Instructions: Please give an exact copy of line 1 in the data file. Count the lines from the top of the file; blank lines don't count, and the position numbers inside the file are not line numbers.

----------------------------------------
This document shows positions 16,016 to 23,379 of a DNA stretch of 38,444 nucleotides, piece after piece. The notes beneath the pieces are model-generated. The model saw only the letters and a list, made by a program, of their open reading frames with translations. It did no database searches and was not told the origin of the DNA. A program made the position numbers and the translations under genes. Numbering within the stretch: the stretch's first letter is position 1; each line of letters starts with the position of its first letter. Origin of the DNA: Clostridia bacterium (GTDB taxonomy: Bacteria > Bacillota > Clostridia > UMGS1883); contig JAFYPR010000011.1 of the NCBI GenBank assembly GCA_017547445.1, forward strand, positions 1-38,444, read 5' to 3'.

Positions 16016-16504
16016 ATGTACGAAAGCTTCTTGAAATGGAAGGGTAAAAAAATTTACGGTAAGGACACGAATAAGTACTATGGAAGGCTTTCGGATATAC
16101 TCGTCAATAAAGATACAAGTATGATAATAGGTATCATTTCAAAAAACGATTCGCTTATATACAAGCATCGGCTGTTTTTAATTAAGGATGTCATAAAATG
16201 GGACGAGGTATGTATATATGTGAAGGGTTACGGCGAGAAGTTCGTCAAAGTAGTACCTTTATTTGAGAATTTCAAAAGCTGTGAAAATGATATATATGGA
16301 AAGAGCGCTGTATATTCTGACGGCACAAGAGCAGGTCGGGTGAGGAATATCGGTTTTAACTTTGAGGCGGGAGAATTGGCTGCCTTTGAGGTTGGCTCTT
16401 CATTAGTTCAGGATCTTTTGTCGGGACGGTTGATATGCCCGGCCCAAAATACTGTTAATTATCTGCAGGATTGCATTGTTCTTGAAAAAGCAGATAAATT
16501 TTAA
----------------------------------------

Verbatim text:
This document shows positions 16,016 to 23,379 of a DNA stretch of 38,444 nucleotides, piece after piece. The notes beneath the pieces are model-generated. The model saw only the letters and a list, made by a program, of their open reading frames with translations. It did no database searches and was not told the origin of the DNA. A program made the position numbers and the translations under genes. Numbering within the stretch: the stretch's first letter is position 1; each line of letters starts with the position of its first letter. Origin of the DNA: Clostridia bacterium (GTDB taxonomy: Bacteria > Bacillota > Clostridia > UMGS1883); contig JAFYPR010000011.1 of the NCBI GenBank assembly GCA_017547445.1, forward strand, positions 1-38,444, read 5' to 3'.